5. For the Glaze:
  6. Place the chocolate, butter, corn syrup and cinnamon in a medium heatproof bowl over a pot of simmering water. Stir the mixture using a rubber spatula until melted and smooth.
  7. Assembly of the Chocolate Espresso Bundt Cake with Dark Chocolate Cinnamon Glaze:
  8. Pour warm glaze over bundt cake. Keep covered in a cake-keeper at room temperature for up to 4 days.
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[cake recipe adapted from Chocolate Bundt Cake from About.com]

[glaze recipe adapted from Baked Explorations]

Sweetapolita’s Notes:

Good luck & enjoy!

Related posts:

Vanilla Bean Bundt Cake with Vanilla Bean Glaze

Vanilla Bundt Cake via Sweetapolita

Perhaps it’s the European in me, or particularly the Maltese portion, that craves and enjoys denser cakes. What a change from the sky-high fluffy layer cakes I so enjoy creating, but wow, so quick, easy, and tasty. I bought a great Bundt pan (it was hard to choose a style, since they are seemingly endless!) from Nordic Ware a few months ago, and have a list of about 25 variations I’m eager to try. Last night I made this classic Vanilla  Bean Bundt Cake & Vanilla Bean Glaze, and it turned out so incredibly yummy. The girls sat up on the counter and helped me glaze it–we may have gone a little overboard, but can you really ever have too much Vanilla Bean Glaze?

Here’s a photo that brings me a slightly curious amount of joy, but you can see why! I wish these were mine, but, alas, I only own one Bundt pan so far. I have a feeling I will start to collect them the way I have cake pedestals, because they too are so pretty, unique, and, of course, functional. I love that some are authentically retro, and others simply look that way.

As you can see in the photo, they’re practically art. I discovered and favourited this gorgeous Bundt cake pan extravaganza on Flickr many months back, and I’m so glad I did, because it lead me to its owner: Abbey, the ever-creative and self-described “art-obsessed” blogger from aesthetic outburst. If you haven’t checked out her fun blog yet, and are craving a punch of colour and inspiration, I highly recommend it. Isn’t it funny how the Internet can take you down the most unexpected of roads sometimes, which is when you discover some of the best gems? Love that.

Vanilla Bundt Cake via Sweetapolita

Isn’t that just vanilla happiness on a plate? As, I mentioned, my little cakelets and I may have gone a little gangbusters with the glazing, but, hey, we all needed a turn, and it was so much fun . 

Vanilla Bundt Cake via Sweetapolita

The recipe itself is very straightforward, and with the luxe addition of 2 whole vanilla beans into the cake and another into the glaze, I found this to be a really simple, flavourful and, dare I say, special Bundt cake, compared to some of the more basic recipes. (I imagine that if you didn’t want to include 2 whole vanilla beans into the cake itself, you could get away with one and a tablespoon of pure vanilla extract.) As with any pound or Bundt cake, the cake’s texture, or crumb, is dense but moist–divine, if you ask me. I just loved this cake, and had several pieces this afternoon. 

Vanilla Bundt Cake via Sweetapolita

Love those vanilla bean flecks!

Vanilla Bundt Cake via Sweetapolita

I find that the flavours in a cake like this tend to improve after a day or so, as long as kept at room temperature in an airtight container for up to 3 days. It’s a perfectly delightful breakfast, tea-time snack, or occasion cake. Place it on a plate for a pretty look, or high upon a pedestal to celebrate its loveliness.

For those with an interest in history, I read an interesting article from The Nibble, explaining the history of the Bundt pan, as well as more about the authentic European inspiration, the Austrian Kugelhopf. A quick and interesting read: Bundt History.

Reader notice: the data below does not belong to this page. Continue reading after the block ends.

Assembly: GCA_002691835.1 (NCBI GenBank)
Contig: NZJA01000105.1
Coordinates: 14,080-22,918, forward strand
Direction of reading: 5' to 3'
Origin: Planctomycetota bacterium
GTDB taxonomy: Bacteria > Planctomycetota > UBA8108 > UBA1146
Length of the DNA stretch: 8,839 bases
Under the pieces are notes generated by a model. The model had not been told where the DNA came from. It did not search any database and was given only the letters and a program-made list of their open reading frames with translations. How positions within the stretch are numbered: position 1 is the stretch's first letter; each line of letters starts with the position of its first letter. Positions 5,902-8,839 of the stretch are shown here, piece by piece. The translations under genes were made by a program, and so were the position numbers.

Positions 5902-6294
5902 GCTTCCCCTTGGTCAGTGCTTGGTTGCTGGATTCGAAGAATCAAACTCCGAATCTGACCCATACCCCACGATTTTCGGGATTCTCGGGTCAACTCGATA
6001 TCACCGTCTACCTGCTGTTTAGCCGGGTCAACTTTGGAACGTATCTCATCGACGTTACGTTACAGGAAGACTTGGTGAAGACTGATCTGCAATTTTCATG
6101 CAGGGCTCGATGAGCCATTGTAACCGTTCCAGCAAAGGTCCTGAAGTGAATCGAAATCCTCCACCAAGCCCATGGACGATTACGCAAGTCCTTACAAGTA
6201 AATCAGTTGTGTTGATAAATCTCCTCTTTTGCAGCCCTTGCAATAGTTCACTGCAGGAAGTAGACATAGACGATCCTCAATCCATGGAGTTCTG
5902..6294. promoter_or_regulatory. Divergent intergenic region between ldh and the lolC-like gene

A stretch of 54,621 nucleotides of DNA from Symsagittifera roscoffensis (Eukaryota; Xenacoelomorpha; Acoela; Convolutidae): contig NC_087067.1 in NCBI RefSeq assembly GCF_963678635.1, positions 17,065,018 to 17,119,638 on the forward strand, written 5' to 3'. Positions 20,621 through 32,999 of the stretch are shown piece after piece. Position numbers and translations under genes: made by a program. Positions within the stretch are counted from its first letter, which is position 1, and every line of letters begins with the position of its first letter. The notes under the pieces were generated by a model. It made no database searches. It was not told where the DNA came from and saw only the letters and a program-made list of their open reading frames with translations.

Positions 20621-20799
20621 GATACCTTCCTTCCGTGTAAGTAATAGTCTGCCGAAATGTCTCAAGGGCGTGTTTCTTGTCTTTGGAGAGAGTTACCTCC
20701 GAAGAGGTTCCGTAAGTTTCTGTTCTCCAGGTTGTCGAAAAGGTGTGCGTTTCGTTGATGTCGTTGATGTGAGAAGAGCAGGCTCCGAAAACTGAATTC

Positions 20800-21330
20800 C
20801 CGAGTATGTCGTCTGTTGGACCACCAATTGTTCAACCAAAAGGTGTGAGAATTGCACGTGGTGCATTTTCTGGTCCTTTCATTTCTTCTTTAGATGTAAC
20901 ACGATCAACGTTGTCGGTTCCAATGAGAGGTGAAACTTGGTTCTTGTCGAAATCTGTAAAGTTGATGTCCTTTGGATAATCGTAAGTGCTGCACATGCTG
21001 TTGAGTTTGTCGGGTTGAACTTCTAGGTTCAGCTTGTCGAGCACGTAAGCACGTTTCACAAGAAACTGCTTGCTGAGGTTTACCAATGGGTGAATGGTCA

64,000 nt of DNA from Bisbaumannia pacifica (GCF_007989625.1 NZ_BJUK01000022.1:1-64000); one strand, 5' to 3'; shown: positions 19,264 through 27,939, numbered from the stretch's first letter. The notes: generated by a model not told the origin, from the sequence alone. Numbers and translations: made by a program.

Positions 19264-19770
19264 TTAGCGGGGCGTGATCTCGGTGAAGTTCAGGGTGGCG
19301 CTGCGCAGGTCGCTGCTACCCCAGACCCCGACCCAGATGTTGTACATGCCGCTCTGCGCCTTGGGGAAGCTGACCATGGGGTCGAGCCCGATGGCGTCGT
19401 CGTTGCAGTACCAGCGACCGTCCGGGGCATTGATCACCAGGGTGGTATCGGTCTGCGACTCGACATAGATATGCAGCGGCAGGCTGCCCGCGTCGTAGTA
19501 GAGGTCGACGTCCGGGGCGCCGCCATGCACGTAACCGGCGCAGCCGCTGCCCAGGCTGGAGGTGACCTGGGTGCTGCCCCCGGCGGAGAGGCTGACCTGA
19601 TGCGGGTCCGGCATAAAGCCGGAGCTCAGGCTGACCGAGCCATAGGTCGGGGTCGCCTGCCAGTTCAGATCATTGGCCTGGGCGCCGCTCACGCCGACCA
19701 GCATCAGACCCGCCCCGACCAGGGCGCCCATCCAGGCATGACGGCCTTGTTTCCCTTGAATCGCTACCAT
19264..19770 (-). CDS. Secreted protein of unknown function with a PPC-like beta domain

Vanilla Bean Bundt Cake with Vanilla Bean Glaze

Ingredients

    For the Cake:
  • 3 cups (375 g) all-purpose flour, sifted
  • 1 teaspoon (4 g) baking powder
  • 1/2 teaspoon (2 g) baking soda
  • 1/2 teaspoon (4 g) salt
  • 1 cup + 2 tablespoons (2-1/4 sticks)(255 g) unsalted butter, softened
  • 1-3/4 cups (350 g) granulated sugar
  • 2 vanilla beans, halved lengthwise or 2 tablespoons (30 ml) vanilla bean paste
  • 4 large eggs, at room temperature
  • 1/4 teaspoon (1.25 ml) pure lemon extract
  • 1 cup (240 ml) buttermilk, at room temperature
  • For the Glaze:
  • 1 vanilla bean, split and scraped or 1 tablespoon 915 ml) vanilla bean paste
  • 2-3 tablespoons (30-45 ml) whole milk
  • about 1 cup confectioners' sugar

Instructions

    For the Cake:
  1. Preheat oven to 350°F with rack in middle. Generously butter pan and dust with flour, knocking out excess.
  2. Whisk together dry ingredients: flour, baking powder, baking soda, and salt. Set aside.
  3. Beat together butter and sugar in an electric mixer at medium speed until pale and fluffy, about 5 minutes. Scrape seeds from vanilla beans with tip of a paring knife and add into butter mixture, reserving pods for another use, and beat until well combined, about 1 minute.
  4. Add eggs one at a time, beating well after each addition. Beat in lemon extract until well combined. At low speed add flour mixture and milk alternately in batches, beginning and ending with flour mixture, mixing until just combined.
  5. Spoon batter into pan, smoothing and spreading evenly. Gently tap pan on counter to eliminate air bubbles. Bake until the tip of a knife or skewer inserted into center of cake comes out clean, about 1 hour. Cool in pan 1 hour, then invert onto a rack and cool completely, about 1 hour more.
  6. For the Glaze:
  7. Split vanilla bean and scrape seeds into whole milk. Let sit in a spouted container, such as a large pyrex measuring cup, for about an hour. Add confectioners' sugar gradually, whisking, until you get desired consistency--about 1 cup.
  8. You want to make sure that it's not too runny, or it won't dry white on the cake, and will run off too quickly. It should take a few seconds to whisk it, and it will feel too thick at first--keep whisking until you get desired thickness. If too thick, add a teaspoon or so of the vanilla milk.
  9. Once the cake has cooled, drizzle glaze over top.
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[Bundt Cake recipe adapted from Epicurious. Vanilla Bean Glaze recipe from The Pioneer Woman]

Sweetapolita’s Notes:

Good luck & enjoy!

Related posts: